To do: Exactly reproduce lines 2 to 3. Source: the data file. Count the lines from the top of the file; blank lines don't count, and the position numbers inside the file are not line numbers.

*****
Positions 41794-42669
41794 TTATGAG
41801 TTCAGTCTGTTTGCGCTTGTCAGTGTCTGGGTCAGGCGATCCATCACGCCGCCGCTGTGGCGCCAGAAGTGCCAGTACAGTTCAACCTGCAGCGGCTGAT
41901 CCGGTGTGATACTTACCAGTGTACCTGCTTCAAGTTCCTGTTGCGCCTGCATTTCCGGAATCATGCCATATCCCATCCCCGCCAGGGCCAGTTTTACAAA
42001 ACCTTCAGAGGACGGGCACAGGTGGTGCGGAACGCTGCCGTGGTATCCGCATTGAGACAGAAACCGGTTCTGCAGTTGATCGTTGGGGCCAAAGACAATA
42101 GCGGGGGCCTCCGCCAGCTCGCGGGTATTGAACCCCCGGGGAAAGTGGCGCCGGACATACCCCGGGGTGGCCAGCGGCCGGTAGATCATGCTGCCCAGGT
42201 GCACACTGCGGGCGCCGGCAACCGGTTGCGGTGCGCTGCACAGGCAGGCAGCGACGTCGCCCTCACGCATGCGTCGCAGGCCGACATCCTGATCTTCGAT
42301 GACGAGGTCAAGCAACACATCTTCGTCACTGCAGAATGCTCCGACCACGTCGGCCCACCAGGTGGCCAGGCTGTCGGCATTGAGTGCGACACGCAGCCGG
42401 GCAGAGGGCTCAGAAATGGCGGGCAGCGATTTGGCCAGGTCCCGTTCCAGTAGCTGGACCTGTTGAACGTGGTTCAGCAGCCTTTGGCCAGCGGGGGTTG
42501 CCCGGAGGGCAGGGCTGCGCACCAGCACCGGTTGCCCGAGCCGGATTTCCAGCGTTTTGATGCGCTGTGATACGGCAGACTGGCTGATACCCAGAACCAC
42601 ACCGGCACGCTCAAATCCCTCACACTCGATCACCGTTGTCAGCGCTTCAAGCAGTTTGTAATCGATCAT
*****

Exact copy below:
41794 TTATGAG
41801 TTCAGTCTGTTTGCGCTTGTCAGTGTCTGGGTCAGGCGATCCATCACGCCGCCGCTGTGGCGCCAGAAGTGCCAGTACAGTTCAACCTGCAGCGGCTGAT